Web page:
He fell backwards against the brick wall, his guts, freshly emptied of the remains of fish-dinner-a-la-dumpster. His head, swimming in too much shit wine, conspired with his stomach against all lucidity and balance, let alone self-respect. He smelled of piss, puke and pain. These days, only shame kept him alive and the dull remembrance of a life once lived, once alive with the common promise of…well, promise.
Was it only yesterday that he’d felt the warm body of a wife sleeping next to him? She had stayed with him through the final merger, the one he’d promised would bring them financial freedom. She muscled through his two affairs and the drinking that bridged them both. Now, two years, a foreclosure, divorce, and bankruptcy later, he thought he smelled her hair, the fragrance of mint intermingled in aching reminiscence. But it was only the smell of loss mixed with dog shit on his one remaining shoe. He’d lost the other earlier that day foraging for what was left of his meal, now part of his concrete pillow. And, as it began to snow, he blacked out.
She was desperate. It had been too long between hits and her most regular but equally violent trick had just buzzed to be let in. She frantically ravaged through her regular places searching for her small bag of white, powdered courage. If she could get high enough quick enough, perhaps he would get enough soon enough and leave her just enough to start the whole process again.
He pounded on the buzzer. Now, he wasn’t just horny but pissed off and, most likely, more violent as a result. Her lust to forget competed with his to be remembered and a battle ensued as to whose needs would be met first. She gave up. This time, a paying customer in person overruled her quest to be absent. After safely shoeing her daughter away in a back room, yelling for her to lock the door, with quivering hand she buzzed him in.
He stormed and swore his way up the four flights of stairs. It was a distance not her friend when it came to her chances of getting through this unscathed. Her door flew open, along with his zipper and a stream of obscenities. Everything aligned in a perfect storm, conspiring against her and sealing her fate. She lucked out this time and suffered only one punch before he got down to business. Through a left eye, now starting to swell, she toughed it out through one more indignity.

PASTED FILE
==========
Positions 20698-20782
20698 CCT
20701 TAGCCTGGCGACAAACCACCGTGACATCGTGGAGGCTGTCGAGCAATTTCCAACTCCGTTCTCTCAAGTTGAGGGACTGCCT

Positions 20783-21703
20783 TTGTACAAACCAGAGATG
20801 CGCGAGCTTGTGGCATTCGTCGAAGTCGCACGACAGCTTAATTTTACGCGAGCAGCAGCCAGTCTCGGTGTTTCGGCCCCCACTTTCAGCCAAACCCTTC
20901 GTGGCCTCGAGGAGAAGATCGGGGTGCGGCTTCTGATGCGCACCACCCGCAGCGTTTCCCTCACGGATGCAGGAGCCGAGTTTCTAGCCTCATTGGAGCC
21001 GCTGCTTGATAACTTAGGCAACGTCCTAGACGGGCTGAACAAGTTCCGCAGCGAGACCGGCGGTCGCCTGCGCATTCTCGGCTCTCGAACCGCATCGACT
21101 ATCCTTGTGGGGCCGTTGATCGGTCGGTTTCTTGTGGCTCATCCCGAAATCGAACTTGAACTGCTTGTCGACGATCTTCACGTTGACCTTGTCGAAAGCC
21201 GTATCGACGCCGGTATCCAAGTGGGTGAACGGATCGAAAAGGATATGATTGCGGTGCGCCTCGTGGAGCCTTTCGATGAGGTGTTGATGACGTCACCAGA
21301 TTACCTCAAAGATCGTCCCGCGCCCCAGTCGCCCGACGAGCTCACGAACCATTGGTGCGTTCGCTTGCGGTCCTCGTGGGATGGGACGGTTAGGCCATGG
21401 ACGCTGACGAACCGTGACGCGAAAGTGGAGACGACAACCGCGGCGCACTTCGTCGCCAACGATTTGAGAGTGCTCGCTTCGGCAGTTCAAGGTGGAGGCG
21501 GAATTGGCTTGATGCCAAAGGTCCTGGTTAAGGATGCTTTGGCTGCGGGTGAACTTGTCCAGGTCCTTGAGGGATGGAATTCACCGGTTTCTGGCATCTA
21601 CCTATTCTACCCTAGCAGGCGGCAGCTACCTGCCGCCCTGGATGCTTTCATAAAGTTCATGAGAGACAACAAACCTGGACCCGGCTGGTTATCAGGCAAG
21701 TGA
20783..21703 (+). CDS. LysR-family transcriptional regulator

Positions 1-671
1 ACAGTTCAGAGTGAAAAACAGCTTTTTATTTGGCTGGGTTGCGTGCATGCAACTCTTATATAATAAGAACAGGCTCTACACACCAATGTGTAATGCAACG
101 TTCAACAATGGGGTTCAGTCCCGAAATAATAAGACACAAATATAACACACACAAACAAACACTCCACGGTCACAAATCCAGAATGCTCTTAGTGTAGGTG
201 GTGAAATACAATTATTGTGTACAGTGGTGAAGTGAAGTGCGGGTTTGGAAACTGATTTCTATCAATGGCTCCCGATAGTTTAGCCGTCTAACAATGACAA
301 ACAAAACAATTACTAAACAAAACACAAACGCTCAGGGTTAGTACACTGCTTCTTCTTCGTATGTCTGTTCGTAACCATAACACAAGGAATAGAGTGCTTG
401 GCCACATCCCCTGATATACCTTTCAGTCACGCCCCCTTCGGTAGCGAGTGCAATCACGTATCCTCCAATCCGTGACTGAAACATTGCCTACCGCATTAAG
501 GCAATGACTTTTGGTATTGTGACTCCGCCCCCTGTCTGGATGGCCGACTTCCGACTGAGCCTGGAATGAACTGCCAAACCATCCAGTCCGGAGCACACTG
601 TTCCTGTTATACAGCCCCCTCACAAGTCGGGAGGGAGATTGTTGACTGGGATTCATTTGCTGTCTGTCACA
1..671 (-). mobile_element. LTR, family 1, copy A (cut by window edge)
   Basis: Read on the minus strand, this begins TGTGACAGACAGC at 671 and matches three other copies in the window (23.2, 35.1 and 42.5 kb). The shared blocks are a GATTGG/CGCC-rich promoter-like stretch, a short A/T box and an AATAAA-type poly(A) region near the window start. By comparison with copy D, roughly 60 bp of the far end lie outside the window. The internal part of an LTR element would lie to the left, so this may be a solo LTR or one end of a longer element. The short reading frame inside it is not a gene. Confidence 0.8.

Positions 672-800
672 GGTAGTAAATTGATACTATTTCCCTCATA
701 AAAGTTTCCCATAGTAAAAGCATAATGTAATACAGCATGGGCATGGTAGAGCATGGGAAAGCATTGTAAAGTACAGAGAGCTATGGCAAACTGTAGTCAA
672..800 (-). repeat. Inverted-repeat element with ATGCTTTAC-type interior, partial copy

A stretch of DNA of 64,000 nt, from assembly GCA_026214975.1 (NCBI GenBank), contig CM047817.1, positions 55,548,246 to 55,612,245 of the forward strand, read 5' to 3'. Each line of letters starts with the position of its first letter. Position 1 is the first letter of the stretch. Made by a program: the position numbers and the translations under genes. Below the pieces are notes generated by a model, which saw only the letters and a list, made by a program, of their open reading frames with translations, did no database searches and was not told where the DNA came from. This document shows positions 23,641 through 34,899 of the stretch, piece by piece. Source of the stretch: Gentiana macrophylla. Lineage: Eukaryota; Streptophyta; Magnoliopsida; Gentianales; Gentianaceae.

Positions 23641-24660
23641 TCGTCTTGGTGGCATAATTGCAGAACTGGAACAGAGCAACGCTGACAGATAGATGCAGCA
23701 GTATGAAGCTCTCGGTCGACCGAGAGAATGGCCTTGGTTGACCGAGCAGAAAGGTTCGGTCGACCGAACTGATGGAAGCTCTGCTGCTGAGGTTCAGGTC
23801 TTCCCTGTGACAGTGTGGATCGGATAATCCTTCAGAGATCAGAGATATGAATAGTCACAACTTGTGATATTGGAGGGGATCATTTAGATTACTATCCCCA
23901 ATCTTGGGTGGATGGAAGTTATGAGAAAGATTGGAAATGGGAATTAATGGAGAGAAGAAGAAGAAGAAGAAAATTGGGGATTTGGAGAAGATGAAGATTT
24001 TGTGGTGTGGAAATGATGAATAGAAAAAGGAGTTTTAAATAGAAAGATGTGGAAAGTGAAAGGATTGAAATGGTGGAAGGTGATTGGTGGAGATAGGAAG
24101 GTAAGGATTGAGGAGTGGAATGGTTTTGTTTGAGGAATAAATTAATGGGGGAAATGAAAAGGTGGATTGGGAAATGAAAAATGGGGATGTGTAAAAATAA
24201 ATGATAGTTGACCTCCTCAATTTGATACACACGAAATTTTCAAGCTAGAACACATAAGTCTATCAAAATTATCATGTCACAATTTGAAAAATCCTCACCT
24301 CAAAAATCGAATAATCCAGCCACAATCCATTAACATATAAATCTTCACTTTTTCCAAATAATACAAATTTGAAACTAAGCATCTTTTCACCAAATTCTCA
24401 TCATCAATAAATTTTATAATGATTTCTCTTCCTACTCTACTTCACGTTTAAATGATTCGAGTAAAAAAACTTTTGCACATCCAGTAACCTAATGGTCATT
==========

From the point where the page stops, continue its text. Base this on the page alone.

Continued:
Ash Wednesday. Ashes indicate something. They tell us something has been used up, finished. There is nothing left. Any fuel that had provided light or heat no longer exists. It is rendered useless. Ashes are basically meaningless and, at one level, can provide a bleak picture of what many of us feel about our lives. Sometimes, life offers little more than the used up fodder of someone else’s fire.
In the Gospel however ashes become something more than foul smelling carbon. Jesus reveals to us how the ashes of death are turned to the fertilizer of new life. In his name, we trade our ashes for God’s beauty. Death and dying for life and living.
An anxiety-ridden woman receives the call; a washed up businessman is now one with the streets; a hooker walks a tightrope of addiction and fear to survive the only lifestyle she knows
All of us are only a hair’s breadth away from ruin or reward, disaster or dream, life or lies. We’re in this together. And wherever our lives may be in ruins, God can bring about beauty from our ashes.
May it be so.
A while back I began to write about my big prayer experiment. In that piece, I shared the three greatest gifts to my prayer life:
1. Contemplative prayer, I.e. prayer without agenda/lovingly gazing at God.
2. Total honesty in the presence of a God who already knows all my shit.
3. The gift of Intercession.
Nothing has changed with this experiment. I do want to add something, however; something that has utterly revolutionized my prayer life, turning it into something to which I cannot wait to return.
I pray the Rosary.
Big deal, right? Millions do. Well, here’s the thing – I’m a Protestant. We’re supposed to look with suspicion, pity or even hatred at such wayward, Medieval practices believing them to be the rote, meaningless prayers pooh-poohed by Jesus in the Gospels. How could such a ridiculous thing, something held in regard by little, old ladies and superstitious saintly wannabes possibly lead one to the expected spontaneity and relationship we’re led to accept through our more enlightened “salvation prayer” at the end of the 4 Spiritual Laws booklet? Or so we Protestants are taught to think. You remember…the “Accept you’re a sinner/Believe in the Good News/Confess your sins” prayer that, like magic, whisks us from the apparent hell of our present existence into the Thomas Kinkade wonderland of Jesusy goodness? It’s actually a very good prayer. A necessary one.
It’s just so…incomplete.